1. My mother died when I was eight years old. I won’t go into how crushing that is right now, but I have only, just now, after thirty years, started to be okay with it. Of course as a child I thought I saw her at the foot of my bed, I can’t tell you whether that was true or not, but I can say that many a time when I was alone in my house after school, watching television, I’d hear footsteps. One of the times I heard the footsteps walking in my father’s room and grabbed a broom handle, ready to do battle. (Which honestly is comical – I was about as big as that broom handle.) I got upstairs and there was absolutely no one. Not in the closet, not under the bed. I checked the rest of the house when it dawned on me that I was hearing something that I shouldn’t have. I walked to my aunt’s house – a mile away.
  2. Coming up the stairs at my old house to go to bed one night, I hit the landing and looked up. In that house, from the landing, you could look up into the hallway and see my bedroom door and my father’s on the other side. Sitting on the edge of my dad’s bed was a greenish figure who had it’s head in it’s hands. It slowly looked over at me. I went back downstairs.
  3. Sobbing my eyes out when I was about 15 years old. I was cursing God, cursing the universe, cursing my mother for leaving me behind. (My life was one filled with abuse after her death – a story for another time.) I was crying so hard into my pillow I could barely breathe – there are times sorrow is so deep… so bitter… anyway… I hated everything at that moment including myself. As I wept, I felt a hand on my back, rubbing gently. I honestly thought my Dad had come into the room without me knowing it and was comforting me. I looked up and no one was there.
  4. Filming a short film at the old State Penitentiary here in New Mexico, sitehooded-figure of one of the worst prison riots in history. (There is a book called the Devil’s Butcher Shop… chilling.) We were filming in the medical wing, where I naively thought nothing had happened (I found out after that, indeed, several men had OD’s there). I wasn’t bothered by being there, I made peace and was respectful of the history and the prisoners who suffered there. At the end of the medical wing is a room with a window that looks out toward the new State Penn. I was all the way opposite from it and saw my friend standing at the window. So I start down the long wing calling his name, rankled that he wasn’t responding or turning around. I jogged the entire corridor as he turned and walked farther into the room where I couldn’t see him. When I got there, not only was it not Brian, no one was there. I heard my name and turned around to see Brian all the way back where I’d started out. He’d heard me shouting and come to find out what I’d wanted. And that figure was so dark as to have me believe it was solid, in silhouette from the daylight outside.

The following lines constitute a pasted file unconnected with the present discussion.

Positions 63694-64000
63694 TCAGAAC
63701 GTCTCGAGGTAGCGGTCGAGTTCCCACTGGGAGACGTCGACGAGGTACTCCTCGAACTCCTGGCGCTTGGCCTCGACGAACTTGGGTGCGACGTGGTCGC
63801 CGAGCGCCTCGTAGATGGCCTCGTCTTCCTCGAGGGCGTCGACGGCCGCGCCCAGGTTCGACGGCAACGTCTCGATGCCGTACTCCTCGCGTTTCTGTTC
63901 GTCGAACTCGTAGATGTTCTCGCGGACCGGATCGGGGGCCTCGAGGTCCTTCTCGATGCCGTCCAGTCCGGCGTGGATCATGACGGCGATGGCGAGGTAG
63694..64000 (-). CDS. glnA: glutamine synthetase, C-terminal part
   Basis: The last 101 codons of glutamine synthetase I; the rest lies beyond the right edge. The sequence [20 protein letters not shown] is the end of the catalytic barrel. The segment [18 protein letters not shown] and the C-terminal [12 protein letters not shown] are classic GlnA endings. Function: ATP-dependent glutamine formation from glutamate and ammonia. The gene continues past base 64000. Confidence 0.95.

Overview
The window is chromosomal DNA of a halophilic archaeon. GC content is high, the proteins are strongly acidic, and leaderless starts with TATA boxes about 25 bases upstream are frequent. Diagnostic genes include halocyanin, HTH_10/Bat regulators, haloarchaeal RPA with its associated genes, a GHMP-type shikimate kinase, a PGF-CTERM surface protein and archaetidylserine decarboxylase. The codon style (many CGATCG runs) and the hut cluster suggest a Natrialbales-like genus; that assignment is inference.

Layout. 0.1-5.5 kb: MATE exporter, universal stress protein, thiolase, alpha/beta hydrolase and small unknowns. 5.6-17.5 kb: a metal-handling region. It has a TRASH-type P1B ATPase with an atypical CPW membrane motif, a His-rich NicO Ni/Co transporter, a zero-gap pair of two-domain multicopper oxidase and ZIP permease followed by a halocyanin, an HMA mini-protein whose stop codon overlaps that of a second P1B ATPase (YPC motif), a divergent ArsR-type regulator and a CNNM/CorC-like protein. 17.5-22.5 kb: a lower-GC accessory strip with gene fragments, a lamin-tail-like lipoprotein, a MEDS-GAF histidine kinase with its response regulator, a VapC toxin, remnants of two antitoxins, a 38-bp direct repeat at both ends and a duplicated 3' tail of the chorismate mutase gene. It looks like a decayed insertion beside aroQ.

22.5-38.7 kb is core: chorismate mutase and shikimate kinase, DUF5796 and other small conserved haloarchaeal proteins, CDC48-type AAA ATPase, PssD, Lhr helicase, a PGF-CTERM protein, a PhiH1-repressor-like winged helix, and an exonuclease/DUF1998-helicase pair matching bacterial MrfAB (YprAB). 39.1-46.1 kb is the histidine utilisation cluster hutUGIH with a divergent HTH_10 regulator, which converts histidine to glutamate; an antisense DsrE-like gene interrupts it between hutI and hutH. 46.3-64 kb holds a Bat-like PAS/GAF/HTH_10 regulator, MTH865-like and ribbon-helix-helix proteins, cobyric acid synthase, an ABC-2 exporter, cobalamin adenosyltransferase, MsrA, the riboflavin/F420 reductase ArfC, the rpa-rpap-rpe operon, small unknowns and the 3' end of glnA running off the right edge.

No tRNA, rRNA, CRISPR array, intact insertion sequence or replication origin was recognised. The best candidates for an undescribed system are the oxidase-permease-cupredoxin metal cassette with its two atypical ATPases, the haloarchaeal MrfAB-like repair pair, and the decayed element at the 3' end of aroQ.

5. Right before my surgery for my gallbladder removal, I was thinking about the worry on my husband’s face. I could do under and that be all, so goodbyes are crucial for that “just in case” scenario. Nothing over dramatic, but ‘I love you’ is a must. I was being a trooper, strong for him, when I felt what could only be described as a pair of arms encircle me from behind – like someone was standing behind me and hugging me. Calm swept over me. Of course, no one could fit behind the bed but the wall – no one was there… but I knew I’d be alright and I went calmly into my surgery.

There are many more instances in my life, but those are standouts. Those were moments that I was not thinking about ghosts, death, afterlife – just moments where I was going about my business or my grief or my apprehension and the ghosts/spirits came to me. I can’t tell you how that fits into the theory. I could say that regardless, those experiences are still filtered through my own mind and could have been manufactured by me. Psychosomatic experiences are real for those feeling them. Those visions sure were solid enough for me to react to them.

I can’t say I have any answers. I have a ton of theories and this is just one – if we are just fractals and the universe trying to understand itself, then who knows where we’re off to next or how our energy patterns will react with the whole. Regardless, the fact remains, the only way I’m ever going to know, is when that time finally comes for me and I go, “So this is what it is…” and turn around to tell the living… and can’t.

 

For what I *hope* to have happen – well, being able to travel the universe and go anywhere I wish would be amazing, but if our wispy souls are bound by laws of physics and gravity like the winds, I’ll settle for being a guardian angel. I like a good challenge. If I have to come back as someone new, I hope that I get to come into a family full of love to experience a childhood that I didn’t get to have before. I hope that my tenacity comes with me and that maybe I drive my new self to cure cancer. ๐Ÿ˜€ And, if after all is said and done, it truly is just darkness and eternal dreamless sleep – I just hope that I’ve done enough in this life to make a difference for someone else – be it helping them through a tough time, or simply giving them food for thought.